For statements included in the analysis, we assessed the tone of the language in the statements addressing research integrity/ethics terms, using the method developed by Rose . The language of a statement was categorized as either aspirational, when it formulated suggestions for best or desired practices, such as using the words “strive to,” “attempt to,” “endeavour to,” or “seek” or prescriptive–normative, when the statement defined minimal standards for practice which should not be failed by any researcher. For example, the statement “I shall strive to avoid scientific and professional misconduct including, but not limited to fraud, fabrication, plagiarism, concealment, inappropriate omission of information, and making false or deceptive statements.” was considered aspirational, and the statement “… members shall not commit scientific misconduct, defined as fabrication, falsification, or plagiarism.” was classified as prescriptive. Two authors (SLM and AM) independently coded the language of the retrieved statements. Kappa index for agreement in coding ranged from 0.719 to 1 for individual terms; the median kappa for all coded terms was 0.940 (95% CI = 0.924–1.000). All differences were resolved by discussion and final agreement on the language coding.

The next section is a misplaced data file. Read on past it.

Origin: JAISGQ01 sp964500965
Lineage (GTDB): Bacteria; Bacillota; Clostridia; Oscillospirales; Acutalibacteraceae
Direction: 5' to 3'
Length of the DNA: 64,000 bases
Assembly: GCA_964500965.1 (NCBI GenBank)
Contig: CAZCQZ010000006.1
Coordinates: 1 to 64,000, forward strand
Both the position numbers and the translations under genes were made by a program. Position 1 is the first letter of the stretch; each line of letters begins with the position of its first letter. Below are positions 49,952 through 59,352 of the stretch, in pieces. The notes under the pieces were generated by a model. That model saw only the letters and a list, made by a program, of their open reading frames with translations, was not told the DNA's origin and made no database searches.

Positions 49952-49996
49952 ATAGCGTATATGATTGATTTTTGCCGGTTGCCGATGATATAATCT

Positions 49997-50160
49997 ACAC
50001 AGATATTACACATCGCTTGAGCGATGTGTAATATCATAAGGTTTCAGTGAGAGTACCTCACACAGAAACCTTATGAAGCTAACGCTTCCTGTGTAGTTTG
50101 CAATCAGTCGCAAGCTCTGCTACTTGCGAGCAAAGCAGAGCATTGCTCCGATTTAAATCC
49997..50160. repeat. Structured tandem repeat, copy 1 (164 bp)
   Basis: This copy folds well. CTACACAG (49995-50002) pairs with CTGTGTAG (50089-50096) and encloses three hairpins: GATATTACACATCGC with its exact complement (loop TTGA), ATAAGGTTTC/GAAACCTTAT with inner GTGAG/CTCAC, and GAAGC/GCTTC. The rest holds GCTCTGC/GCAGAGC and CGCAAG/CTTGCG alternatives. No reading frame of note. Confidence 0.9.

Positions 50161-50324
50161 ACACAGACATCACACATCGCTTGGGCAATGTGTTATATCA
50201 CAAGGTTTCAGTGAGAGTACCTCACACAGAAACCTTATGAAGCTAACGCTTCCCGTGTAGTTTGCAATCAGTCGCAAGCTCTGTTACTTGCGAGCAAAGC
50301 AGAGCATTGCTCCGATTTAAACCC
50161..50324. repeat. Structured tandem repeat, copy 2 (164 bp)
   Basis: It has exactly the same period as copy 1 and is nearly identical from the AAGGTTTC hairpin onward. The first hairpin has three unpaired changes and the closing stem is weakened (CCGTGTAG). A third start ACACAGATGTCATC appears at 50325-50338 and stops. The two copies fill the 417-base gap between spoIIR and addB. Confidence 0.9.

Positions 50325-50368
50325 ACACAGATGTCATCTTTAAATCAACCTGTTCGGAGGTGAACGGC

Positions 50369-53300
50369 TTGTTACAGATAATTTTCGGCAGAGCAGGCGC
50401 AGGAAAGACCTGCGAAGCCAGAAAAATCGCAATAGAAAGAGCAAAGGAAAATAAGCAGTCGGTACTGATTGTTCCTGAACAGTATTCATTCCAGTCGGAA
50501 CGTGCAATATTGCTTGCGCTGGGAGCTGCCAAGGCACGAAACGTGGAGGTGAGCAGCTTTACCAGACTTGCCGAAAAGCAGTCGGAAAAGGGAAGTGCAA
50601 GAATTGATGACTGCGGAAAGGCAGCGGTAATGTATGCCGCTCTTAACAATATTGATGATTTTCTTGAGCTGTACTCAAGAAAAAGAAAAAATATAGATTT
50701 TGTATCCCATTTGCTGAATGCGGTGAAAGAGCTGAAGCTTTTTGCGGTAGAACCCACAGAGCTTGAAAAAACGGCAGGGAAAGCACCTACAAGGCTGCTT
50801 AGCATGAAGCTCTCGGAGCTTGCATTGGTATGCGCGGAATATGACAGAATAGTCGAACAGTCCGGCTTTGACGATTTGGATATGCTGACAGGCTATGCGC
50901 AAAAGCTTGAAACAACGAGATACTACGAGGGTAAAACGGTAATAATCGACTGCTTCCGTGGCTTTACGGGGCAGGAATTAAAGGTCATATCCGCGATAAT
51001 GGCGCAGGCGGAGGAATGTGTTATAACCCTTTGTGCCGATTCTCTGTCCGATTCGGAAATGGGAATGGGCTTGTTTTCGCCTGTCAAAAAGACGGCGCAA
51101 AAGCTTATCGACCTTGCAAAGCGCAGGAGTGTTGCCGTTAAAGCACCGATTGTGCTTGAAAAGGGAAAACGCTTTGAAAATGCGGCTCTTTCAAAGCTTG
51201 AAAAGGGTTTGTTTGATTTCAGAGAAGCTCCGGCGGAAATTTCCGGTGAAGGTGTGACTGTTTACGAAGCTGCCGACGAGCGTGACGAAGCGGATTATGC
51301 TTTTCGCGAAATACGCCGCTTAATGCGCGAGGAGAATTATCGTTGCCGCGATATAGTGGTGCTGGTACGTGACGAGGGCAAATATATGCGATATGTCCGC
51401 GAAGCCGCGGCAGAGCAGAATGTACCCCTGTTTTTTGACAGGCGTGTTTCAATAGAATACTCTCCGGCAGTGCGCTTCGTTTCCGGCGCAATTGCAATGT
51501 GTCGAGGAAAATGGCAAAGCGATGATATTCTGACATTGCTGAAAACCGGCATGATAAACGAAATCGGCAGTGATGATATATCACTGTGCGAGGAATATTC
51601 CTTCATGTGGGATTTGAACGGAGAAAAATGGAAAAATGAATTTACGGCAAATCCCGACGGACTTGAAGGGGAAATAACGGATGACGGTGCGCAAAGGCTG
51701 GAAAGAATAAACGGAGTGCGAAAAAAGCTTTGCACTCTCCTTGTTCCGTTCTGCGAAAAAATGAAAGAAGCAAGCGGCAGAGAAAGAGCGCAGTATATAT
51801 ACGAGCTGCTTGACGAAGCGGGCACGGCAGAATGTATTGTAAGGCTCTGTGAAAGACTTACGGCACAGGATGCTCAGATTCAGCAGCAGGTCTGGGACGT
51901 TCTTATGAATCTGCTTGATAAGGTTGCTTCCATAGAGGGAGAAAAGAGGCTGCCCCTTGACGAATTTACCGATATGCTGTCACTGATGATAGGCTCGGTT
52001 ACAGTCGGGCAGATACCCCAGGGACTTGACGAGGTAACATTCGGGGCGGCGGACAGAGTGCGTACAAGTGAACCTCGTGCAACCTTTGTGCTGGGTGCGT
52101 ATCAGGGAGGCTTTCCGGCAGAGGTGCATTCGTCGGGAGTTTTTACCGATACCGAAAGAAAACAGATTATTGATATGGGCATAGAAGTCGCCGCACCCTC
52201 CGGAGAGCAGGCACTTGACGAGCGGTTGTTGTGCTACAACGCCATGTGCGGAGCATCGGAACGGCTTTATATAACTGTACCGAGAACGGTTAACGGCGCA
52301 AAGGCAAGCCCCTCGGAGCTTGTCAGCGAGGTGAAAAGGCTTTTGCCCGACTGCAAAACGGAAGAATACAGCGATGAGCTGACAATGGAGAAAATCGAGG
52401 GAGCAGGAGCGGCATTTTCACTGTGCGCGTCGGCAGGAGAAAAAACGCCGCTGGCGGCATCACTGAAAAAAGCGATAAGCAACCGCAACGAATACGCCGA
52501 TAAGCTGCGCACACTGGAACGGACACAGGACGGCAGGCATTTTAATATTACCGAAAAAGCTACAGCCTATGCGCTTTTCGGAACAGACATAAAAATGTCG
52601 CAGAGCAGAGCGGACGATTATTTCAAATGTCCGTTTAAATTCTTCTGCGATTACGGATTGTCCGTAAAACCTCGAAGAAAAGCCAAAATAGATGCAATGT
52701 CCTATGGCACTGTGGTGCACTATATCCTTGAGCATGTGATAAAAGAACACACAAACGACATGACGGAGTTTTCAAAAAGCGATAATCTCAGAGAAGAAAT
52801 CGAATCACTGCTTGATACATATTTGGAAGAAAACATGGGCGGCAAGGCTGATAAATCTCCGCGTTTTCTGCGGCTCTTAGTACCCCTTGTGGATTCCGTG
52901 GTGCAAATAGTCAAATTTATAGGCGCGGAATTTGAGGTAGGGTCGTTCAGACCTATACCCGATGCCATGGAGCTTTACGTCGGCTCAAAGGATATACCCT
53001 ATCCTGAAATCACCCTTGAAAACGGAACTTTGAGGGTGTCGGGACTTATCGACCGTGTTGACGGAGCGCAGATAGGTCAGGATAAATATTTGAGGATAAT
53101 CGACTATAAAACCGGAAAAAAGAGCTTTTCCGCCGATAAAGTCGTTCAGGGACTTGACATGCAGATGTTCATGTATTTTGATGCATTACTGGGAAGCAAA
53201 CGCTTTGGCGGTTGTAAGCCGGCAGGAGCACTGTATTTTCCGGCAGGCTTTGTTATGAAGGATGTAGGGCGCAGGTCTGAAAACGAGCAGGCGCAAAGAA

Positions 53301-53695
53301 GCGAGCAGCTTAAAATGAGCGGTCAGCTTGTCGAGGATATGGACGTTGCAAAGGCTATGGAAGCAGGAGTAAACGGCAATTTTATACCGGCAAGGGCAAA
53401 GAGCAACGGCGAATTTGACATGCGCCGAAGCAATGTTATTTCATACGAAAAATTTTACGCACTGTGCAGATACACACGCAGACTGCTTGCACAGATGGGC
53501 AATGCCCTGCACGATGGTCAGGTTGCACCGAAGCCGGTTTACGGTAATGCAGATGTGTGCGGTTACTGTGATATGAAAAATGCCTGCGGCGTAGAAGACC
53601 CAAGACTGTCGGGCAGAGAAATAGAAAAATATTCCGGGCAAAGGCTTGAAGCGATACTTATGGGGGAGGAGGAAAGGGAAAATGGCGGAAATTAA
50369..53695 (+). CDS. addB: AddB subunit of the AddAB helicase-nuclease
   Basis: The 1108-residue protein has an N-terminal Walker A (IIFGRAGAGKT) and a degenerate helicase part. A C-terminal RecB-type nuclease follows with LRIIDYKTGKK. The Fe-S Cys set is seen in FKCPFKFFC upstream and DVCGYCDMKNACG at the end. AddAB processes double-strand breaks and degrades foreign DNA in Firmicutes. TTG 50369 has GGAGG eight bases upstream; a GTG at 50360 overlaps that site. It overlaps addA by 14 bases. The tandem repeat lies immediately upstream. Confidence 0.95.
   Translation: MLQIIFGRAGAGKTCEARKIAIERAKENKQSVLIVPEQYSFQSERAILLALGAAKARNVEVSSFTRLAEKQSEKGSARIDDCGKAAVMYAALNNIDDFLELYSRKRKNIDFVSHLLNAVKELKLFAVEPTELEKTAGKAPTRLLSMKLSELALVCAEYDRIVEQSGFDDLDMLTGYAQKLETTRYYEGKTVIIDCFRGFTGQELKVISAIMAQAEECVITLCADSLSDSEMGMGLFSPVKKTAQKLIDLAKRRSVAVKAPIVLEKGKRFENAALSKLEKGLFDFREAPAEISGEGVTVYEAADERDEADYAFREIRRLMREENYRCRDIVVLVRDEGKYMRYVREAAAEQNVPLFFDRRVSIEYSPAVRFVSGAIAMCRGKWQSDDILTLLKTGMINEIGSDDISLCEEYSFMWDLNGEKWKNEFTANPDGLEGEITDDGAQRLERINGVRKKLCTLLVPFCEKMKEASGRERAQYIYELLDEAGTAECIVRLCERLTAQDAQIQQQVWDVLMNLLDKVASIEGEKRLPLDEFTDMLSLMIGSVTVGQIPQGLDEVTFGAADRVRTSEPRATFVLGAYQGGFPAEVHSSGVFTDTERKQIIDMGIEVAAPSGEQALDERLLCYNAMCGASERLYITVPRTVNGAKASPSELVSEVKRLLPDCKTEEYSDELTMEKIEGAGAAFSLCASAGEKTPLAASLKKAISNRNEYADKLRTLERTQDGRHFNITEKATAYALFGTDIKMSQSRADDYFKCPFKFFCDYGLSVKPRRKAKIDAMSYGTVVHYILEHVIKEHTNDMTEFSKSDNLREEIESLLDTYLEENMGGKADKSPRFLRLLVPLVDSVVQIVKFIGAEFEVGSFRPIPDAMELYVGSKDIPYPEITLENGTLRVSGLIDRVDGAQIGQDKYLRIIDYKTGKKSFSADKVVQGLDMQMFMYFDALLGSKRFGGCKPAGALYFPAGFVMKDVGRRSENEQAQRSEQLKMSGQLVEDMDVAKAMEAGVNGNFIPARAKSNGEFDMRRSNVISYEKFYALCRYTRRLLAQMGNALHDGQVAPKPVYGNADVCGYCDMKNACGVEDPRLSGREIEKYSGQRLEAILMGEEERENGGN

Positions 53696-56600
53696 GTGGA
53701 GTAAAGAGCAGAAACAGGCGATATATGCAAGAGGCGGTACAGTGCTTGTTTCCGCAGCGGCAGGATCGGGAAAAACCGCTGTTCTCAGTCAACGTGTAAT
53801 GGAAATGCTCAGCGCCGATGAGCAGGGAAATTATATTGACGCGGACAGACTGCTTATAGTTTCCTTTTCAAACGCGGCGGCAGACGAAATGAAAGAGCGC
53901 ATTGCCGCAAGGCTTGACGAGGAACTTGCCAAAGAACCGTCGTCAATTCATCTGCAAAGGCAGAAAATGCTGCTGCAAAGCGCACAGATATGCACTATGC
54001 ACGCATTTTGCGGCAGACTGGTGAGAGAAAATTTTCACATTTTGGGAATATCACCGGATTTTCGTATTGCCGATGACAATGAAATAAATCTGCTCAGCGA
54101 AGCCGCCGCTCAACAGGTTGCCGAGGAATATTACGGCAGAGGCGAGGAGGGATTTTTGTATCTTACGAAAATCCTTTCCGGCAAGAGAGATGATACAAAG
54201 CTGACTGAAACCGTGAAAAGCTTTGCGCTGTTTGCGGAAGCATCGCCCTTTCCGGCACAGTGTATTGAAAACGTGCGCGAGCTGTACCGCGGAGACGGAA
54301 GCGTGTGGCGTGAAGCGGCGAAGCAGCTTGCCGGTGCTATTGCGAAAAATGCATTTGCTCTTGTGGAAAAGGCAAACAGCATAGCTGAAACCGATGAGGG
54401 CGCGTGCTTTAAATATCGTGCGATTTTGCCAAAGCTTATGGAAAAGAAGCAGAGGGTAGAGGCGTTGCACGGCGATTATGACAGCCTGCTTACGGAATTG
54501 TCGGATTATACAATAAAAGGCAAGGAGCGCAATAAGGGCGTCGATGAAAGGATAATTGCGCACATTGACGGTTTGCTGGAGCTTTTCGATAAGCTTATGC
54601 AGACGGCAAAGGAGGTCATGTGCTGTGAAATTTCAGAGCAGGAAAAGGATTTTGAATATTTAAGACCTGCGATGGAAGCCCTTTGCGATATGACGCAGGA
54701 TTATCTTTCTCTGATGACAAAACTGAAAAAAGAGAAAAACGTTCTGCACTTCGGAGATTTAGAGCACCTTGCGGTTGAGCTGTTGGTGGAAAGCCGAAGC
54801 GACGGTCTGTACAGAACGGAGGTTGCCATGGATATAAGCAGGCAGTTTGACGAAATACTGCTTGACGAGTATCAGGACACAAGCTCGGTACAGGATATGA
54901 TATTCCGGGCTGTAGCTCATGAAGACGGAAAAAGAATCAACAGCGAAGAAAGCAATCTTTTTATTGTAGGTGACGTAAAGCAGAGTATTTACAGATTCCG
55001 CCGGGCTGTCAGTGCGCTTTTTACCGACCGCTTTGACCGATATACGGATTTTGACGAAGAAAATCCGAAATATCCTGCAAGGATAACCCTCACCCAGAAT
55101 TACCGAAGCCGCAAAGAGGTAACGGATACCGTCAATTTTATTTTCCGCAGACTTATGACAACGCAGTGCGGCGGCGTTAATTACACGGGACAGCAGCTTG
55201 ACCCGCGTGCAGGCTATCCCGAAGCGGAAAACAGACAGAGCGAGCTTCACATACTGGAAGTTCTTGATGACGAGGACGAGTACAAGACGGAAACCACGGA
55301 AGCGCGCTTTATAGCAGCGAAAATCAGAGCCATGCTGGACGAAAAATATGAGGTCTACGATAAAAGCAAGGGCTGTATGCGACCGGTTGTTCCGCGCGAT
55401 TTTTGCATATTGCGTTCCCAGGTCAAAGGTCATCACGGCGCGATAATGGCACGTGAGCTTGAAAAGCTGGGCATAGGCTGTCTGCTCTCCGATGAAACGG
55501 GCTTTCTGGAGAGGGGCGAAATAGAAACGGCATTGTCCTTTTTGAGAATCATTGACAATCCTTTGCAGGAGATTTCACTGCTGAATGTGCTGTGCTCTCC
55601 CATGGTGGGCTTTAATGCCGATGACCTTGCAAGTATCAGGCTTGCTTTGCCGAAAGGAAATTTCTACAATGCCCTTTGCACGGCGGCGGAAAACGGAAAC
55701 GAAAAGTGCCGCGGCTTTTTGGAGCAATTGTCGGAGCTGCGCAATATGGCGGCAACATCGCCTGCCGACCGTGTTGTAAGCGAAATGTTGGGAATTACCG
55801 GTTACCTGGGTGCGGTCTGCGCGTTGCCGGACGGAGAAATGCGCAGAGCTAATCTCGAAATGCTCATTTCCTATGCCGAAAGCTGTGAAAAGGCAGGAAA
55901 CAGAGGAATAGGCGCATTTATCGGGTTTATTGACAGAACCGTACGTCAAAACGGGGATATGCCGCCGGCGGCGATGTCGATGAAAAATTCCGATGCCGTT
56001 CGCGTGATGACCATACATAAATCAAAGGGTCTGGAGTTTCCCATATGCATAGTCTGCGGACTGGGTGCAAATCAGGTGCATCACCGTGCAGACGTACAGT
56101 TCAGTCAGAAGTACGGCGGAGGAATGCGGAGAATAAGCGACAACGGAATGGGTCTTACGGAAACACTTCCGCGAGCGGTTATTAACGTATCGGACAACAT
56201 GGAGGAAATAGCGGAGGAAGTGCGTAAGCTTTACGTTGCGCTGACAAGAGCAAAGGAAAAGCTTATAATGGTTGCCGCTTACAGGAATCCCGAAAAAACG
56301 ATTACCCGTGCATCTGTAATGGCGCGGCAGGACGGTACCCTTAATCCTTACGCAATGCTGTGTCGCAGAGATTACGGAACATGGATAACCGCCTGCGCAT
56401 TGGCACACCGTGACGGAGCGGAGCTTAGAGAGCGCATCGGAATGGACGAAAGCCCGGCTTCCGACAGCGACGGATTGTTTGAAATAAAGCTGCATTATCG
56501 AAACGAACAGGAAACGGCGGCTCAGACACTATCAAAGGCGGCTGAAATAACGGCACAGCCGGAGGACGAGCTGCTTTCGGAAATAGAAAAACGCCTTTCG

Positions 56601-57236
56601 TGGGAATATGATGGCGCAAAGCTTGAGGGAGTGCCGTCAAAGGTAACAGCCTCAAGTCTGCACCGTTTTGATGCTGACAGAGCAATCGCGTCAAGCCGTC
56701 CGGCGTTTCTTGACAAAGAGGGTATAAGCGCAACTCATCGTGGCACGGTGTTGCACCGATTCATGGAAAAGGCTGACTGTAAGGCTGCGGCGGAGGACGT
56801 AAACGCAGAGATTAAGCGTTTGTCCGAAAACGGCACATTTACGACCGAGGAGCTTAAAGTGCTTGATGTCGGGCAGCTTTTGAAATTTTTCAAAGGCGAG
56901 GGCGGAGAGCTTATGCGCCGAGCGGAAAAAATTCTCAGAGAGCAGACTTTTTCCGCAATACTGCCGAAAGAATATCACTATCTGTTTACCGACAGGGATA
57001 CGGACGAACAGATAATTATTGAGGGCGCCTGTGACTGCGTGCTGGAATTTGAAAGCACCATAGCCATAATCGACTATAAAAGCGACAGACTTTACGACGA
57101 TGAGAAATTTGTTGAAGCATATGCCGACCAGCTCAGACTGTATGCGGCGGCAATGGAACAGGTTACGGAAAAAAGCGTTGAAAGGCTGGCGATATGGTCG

The data were presented as frequencies for categorical variables and means or medians with 95% confidence interval (CI) for continuous variables, depending of the normality of data distribution, as tested by D'Agostino-Pearson test (MedCalc statistical software v.13.0.2; Ostend, Belgium). No statistical tests were employed for comparisons among research integrity/ethics terms or organizations since sampling was not performed. Student t-test for independent samples was used to compare the subsample of research-related organizations with the total sample.
Prevalence of research integrity/ethics terms in professional codes of ethics
At the time of the search, the database had a collection of electronic formats of ethic codes from 795 professional organizations. Out of those, 182 (23%) organizations had codes with at least one research integrity/ethics term (full database in S1 File, list of organizations in Table A in S2 File). Most of the organizations that addressed any research integrity/ethics term in their codes were national societies or associations (n = 142, 78%), followed by international societies/associations (n = 20, 11%); there were 7 government institutions (4%, all from USA), 5 universities/institutes (3%), 5 business corporations (3%) and 3 journals (2%).